Guilty Gear Strive Review
It’s always crazy when Arc System Works announces a new game. 2 years ago in 2019 when the first trailer was shown in Evolution. ASW got the audience hyped showing both Sol Badguy and Ky Kiske, also introducing a new samurai-like character who has been unnamed. Since that first trailer, every so often Arc System Works would give us a new character reveal (including the unnamed one, now we know as Nagoriyuki, and newcomer Giovanna). The song “Smell of the Game” having instant fans singing to the lyrics (even though you wonder if it makes sense or not)
Guilty Gear Strive breakdown:
A few months into 2020, the first closed beta for Guilty Gear -Strive- came out. I was one of the people dying to get a chance to play the character that’s been my main character since the first Guilty Gear came out. Ky Kiske. Oh boy! I was disheartened! For years Ky was my pick from guilty gear, he was great, his pressure game was great, but he also had enough for a neutral game. He didn’t have any of that. Somehow he felt boring.
Months later, the second beta came out and I couldn’t really get bothered by it. I already preordered the game, and the worst that can happen is that I don’t like it and it stays on my Steam library.
It’s June 2021 now, and can’t you see I’m Blazing! (sorry) through the ladder to make it to Celestial… I made the decision to try out someone new to main. So I test out Leo Whitefang. Instantly I knew I found the character I will stick with till the end, but also, I didn’t discount Ky, I did play him at the beginning when I got the game, and I can say, yes I think he has improved since I tried him in beta.
The student becomes the master:
In fact, I started trying out the other characters, Nagoriyuki, the Vampire Samurai, Giovanna, the Secret Service woman with a wolf spirit. And all the others. The characters feel simple enough that it feels like I don’t have to try too hard to learn them. In fact, Guilty Gear Strive made it a point to show you some of the suggested ways of playing certain characters.
But one of the biggest things you learn in this game is how to use their “Roman Cancel” system that has been tweaked and upgraded since it first arrived in Guilty Gear X. GGS brought it back and has tweaked it so that it can be used 4 different ways in a great mixture of offensive and defensive. You can even cancel the roman cancel if you’re fast enough for you to either continue a combo or to run away, or even get out of a punishing situation.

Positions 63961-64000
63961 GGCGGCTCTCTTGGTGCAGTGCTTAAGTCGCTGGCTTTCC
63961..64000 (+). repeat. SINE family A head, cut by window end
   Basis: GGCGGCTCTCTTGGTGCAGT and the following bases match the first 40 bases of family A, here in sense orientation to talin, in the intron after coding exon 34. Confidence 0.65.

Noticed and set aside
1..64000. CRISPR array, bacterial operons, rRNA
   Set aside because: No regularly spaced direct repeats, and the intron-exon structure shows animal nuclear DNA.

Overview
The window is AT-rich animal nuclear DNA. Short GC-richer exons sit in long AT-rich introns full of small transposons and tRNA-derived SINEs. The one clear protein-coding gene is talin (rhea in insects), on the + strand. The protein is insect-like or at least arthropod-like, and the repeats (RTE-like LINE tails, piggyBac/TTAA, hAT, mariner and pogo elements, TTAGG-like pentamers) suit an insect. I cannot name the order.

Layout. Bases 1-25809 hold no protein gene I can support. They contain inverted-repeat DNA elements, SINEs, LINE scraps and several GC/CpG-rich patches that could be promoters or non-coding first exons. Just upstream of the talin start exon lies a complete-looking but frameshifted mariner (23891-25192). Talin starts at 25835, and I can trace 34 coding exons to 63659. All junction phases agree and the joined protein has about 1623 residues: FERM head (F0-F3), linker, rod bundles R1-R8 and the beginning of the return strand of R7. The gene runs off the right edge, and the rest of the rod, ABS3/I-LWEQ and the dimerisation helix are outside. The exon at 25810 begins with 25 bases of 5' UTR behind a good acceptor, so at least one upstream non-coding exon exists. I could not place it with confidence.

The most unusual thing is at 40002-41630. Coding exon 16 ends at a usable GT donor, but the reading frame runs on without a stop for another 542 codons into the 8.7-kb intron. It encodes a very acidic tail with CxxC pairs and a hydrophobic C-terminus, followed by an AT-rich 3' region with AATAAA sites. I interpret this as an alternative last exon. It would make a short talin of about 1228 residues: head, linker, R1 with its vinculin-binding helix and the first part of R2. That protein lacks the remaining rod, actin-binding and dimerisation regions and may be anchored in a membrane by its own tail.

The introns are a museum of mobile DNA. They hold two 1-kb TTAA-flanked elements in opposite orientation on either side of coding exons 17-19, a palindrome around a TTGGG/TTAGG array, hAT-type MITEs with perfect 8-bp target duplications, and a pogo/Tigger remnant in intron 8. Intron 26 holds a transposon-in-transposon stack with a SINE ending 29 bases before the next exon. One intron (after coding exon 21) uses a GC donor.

Guilty Gear Strive has many things going for it. The beautiful art style, a great new system, but what it has truly going for it is the inclusion of Rollback Netcode. Online play is beautiful. Playing players in the event on the other side of the world doesn’t feel as horrific as playing some of the other games that don’t feature it (hello Smash). Yes, there were times that we were cursing missed inputs, but even then, the game is playable. I was able to play my friend in Hong Kong, with 7 frames of delay. But with the netcode, my matches with friends from the west coast would only be 1-2 frames of delay.
Extra things in Strive:
Aside from the great online play, Guilty Gear Strive comes with its own 4 and a half hour movie (no interaction needed), Arcade mode, Training, and Mission modes. The movie is rendered beautifully, though there are times that you’re waning through the exposition and itching for a fight scene, and when the fight scenes come they’re exciting to watch. Everything is rendered by the Guilty Gear engine (using unreal code). Arcade mode is there for you to get a bit of each character’s story. To perfect your skills, you have the training and mission modes.
Training mode has a plethora of options to customize how you want to practice. Did you get beat by a Ramathal with her swords pinning you down? Set it up so the computer does the same thing to you. You can even mix different recordings so that the computer can mix it up for you to react to. Here’s hoping that they bring in match analysis from Guilty Gear +R into this, where you can replay your old matchups to tweak where you need to improve upon.
Mission Mode helps you learn the basic to advanced fundamentals of the game. The 4 roman cancels, how to do Kara moves etc. What’s even better is that some of these skills can translate over to other fighting games (Kara, Option selects …etc).
Final Round of thoughts:
It’s been a crazy month since the game has been out and I can say I’m proud I made it to Celestial. Beat the 5 matches I needed to be able to stay up there. I can say I’m proud that I made it here. I don’t feel horrible losing in ranked matches in this game as I did in Street Fighter IV and V.
In GGS, I don’t feel as pressured to move up ranks as I did in SF4, I never got past gold there, but with GGS, you’re allowed to put yourself up on a higher level to fight stronger people. But if you are good, you are barred from picking on new players. Sorry to my friends in the lower levels, you’re going to have to get to heaven to fight me in ranked. We can always play in the park!!